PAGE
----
Chapter

Mechanics and Astronomy

E. Brian Davies

in Science in the Looking Glass

Published in print June 2007 | ISBN: 9780199219186
Published online September 2008 | e-ISBN: 9780191711695 | DOI: http://dx.doi.org/10.1093/acprof:oso/9780199219186.003.0006
 Mechanics and Astronomy

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This chapter considers two related topics. The first is the development of astronomy in the 16th and 17th centuries, culminating in Newton's publication of his laws of motion in 1687; the second concerns the subsequent history of these laws. Observations confirmed the predictions of Newton's theory, and after about 1750 nobody had any doubt that his theory of gravitation provided a true description of the world. However, in the first decades of the 20th century, it was discovered that this certainty was a chimera. Einstein dethroned Newton, and physics moved into a period of flux which has continued ever since. The fact that such a well-established theory could eventually be superseded poses a severe challenge to any theory of scientific knowledge. The chapter recounts the story of the period, selecting the aspects which are most relevant to this matter.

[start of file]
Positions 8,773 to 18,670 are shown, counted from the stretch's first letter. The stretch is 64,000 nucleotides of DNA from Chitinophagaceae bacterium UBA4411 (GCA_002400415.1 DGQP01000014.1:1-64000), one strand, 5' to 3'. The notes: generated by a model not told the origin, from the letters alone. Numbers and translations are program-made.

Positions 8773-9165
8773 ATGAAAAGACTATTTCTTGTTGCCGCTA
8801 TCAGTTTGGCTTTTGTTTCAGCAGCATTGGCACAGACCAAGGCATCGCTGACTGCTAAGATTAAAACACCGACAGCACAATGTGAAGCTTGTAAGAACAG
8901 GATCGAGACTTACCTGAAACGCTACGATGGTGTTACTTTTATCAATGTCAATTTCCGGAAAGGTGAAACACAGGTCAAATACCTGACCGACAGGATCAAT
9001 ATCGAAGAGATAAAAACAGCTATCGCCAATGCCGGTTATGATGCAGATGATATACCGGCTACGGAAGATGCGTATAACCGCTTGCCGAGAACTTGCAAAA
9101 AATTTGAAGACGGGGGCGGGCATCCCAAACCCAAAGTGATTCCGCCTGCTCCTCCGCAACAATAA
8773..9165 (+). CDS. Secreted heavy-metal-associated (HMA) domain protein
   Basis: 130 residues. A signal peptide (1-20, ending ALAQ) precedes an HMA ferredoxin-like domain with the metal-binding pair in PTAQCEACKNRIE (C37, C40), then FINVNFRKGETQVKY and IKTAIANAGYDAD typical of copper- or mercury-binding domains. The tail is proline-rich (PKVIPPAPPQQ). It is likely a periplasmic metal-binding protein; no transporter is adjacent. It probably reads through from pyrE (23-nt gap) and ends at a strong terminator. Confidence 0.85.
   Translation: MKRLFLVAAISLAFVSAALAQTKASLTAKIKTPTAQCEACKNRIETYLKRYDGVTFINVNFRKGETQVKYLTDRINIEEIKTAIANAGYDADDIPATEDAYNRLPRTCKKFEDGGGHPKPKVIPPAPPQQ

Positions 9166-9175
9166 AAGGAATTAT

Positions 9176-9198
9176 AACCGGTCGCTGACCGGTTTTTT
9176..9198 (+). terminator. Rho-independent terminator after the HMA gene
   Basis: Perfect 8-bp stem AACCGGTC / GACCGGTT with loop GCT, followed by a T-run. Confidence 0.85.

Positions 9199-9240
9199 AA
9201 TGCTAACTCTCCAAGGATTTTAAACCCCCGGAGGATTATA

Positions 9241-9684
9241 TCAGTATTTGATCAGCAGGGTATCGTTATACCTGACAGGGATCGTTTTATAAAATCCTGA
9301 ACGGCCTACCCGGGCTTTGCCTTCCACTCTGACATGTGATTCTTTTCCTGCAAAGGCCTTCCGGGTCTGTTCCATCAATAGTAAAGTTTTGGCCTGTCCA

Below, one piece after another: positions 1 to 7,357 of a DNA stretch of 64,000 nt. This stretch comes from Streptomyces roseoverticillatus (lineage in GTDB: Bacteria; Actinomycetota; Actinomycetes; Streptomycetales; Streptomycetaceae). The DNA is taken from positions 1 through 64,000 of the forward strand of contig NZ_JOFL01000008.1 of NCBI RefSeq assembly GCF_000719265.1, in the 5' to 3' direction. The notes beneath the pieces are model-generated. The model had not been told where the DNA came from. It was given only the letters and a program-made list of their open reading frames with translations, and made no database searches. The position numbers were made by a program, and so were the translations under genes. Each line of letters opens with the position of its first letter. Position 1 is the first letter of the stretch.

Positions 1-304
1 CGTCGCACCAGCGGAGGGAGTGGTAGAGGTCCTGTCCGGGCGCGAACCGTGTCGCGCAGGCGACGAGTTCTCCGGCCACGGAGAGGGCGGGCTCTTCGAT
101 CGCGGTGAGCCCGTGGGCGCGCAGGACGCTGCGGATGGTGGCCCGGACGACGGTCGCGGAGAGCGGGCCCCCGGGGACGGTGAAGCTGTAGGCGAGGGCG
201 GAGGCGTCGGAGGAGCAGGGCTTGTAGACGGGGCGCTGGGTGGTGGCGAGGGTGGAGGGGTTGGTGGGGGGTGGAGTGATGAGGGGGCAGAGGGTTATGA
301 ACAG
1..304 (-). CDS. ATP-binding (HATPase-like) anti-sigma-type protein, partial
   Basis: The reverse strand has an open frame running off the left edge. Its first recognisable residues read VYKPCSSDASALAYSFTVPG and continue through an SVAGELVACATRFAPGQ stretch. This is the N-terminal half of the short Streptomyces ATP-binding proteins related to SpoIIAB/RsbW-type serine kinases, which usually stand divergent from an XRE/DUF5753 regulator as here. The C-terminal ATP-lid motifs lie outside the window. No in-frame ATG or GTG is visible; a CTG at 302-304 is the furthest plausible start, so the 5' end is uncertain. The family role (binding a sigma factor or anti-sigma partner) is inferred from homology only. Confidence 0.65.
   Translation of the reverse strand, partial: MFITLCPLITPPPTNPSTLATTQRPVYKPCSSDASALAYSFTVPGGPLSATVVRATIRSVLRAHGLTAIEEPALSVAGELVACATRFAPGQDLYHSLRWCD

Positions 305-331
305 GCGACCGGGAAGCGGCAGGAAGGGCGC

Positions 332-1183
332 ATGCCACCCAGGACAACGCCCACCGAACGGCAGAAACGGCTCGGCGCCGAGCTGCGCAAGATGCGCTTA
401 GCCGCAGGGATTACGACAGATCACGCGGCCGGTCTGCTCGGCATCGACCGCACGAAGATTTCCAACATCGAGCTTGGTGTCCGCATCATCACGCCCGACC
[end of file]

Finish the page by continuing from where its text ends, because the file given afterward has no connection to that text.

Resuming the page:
Keywords: astronomy; Newton; laws of universal gravitation; Einstein; gravity; molecular; Laplace; determinism

Chapter.  13907 words.  Illustrated.

Subjects: History of Science and Technology

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